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Longtime ArtsFairfax leader to retire after expanding nonprofit’s role in community

With former board chairs John Mason and Shelly Hazel, and current chair Scott Cryer, ArtsFairfax president and CEO Linda Sullivan announces at the 2023 ArtsFairfax Awards that she will retire (courtesy A.E. Landes Photography/ArtsFairfax)

The woman who oversaw ArtsFairfax’s transformation from an events programmer into the top advocate for Fairfax County’s arts and culture community will soon step down as leader of the nonprofit.

Linda Sullivan announced her plan to retire after 14 years as president and CEO on Oct. 26 at the 2023 ArtsFairfax Awards, an annual celebration and fundraiser that she established to honor notable local artists, arts and cultural organizations and their supporters.

At the awards ceremony, which was held at Capital One Hall in Tysons and raised $175,000, Sullivan said she was “very proud” of her tenure leading the county’s official arts agency.

“It has been a privilege to work with all the elected officials, community leaders, board members, and staff members as we met our strategic goals and grew both the organization and the strength of its services,” Sullivan said. “Serving and supporting the arts in Fairfax County has been a labor of love and joy.”

When Sullivan first joined as a consultant in 2009, ArtsFairfax was still named the Arts Council of Fairfax County and most known for producing the annual International Children’s Festival hosted by Wolf Trap National Park for the Performing Arts from 1971 to 2011, according to the organization.

Even as the county government made deep budget cuts in the wake of the 2008 recession that included eliminating the children’s festival, ArtsFairfax sought to pivot and expand its mission from programming events to actively working with the county and providing support services to local artists and arts organizations.

John Mason, a former Fairfax City mayor who chaired the arts council’s board of directors at the time, says hiring Sullivan in 2010 to lead the organization through that transition as its president and CEO is “the best thing that I did as chairman.”

“Her term led to a more dynamic, engaged board and staff,” Mason said. “Commendable initiatives included engaging Fairfax County and contributing to its Comprehensive Plan with a strong arts program and, importantly, a comprehensive arts facilities plan for the next decade or so. Additionally, she initiated the challenge of engaging arts organizations and helping to ‘market’ them.”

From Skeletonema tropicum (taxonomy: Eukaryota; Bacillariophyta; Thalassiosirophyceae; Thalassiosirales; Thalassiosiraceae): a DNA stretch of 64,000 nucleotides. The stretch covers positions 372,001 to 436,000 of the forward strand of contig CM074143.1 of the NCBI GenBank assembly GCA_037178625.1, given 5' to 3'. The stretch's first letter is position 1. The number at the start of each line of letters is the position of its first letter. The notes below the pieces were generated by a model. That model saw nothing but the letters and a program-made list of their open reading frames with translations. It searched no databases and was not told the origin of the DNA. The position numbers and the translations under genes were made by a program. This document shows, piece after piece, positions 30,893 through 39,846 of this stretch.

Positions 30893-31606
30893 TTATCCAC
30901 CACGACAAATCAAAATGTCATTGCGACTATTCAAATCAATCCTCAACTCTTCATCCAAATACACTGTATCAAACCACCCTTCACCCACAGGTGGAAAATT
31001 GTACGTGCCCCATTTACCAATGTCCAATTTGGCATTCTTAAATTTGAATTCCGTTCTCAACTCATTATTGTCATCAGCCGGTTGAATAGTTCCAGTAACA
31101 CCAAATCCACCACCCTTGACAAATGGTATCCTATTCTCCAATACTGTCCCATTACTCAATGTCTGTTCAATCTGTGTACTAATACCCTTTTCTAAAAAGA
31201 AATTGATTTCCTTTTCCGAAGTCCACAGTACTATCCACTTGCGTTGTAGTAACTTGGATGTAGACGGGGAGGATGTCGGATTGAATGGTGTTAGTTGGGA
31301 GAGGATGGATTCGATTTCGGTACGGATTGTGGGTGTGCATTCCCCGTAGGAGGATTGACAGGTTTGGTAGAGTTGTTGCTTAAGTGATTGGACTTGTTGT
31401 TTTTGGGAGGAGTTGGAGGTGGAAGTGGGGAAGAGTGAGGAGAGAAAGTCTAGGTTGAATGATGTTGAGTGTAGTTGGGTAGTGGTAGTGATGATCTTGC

An arts management consultant with prior experience leading museums and art centers, Sullivan told FFXnow in an interview that she remains proud of the council’s rebranding as ArtsFairfax. Since then, the nonprofit raised its profile and doubled both its budget and the amount of grants it offers to arts organizations.

Recipients of the most recent round of operating support grants, for instance, ranged from theater companies and dance troupes to orchestras and George Mason University’s Fall for the Book Festival.

Other highlights of Sullivan’s 14-year tenure include the development of two strategic plans and a countywide master arts plan with recommendations for future facilities, the introduction of artist residences and a poet laureate, and a partnership with Capital One Hall that ensures local groups have access to the venue.

“I’m proud of what we accomplished,” Sullivan said. “I’m really proud that we’ve moved this organization in so many ways to a stronger, more professional organization that is a solid local arts agency for the county.”

Eager to travel “while I still can,” Sullivan says she felt the time was right to step back and let a new leader guide ArtsFairfax into its next phase. She anticipates making her retirement effective on Dec. 31 but will stay longer if needed until the new president and CEO is chosen.

ArtsFairfax’s latest strategic plan, which was crafted during the pandemic and lays out priorities through 2026, includes commitments to making the arts “more accessible, diverse, equitable, and inclusive” and using public art, civic partnerships and placemaking to enhance the community.

“I think the next 10 years or so in the county are going to be an exciting time for the arts, and so, it’s going to be a rewarding job for the next person too,” Sullivan said. “I’ve enjoyed my time and I certainly am proud of what we accomplished, and I look forward to now just being a patron of the arts and coming to the Arts Awards as a guest.”

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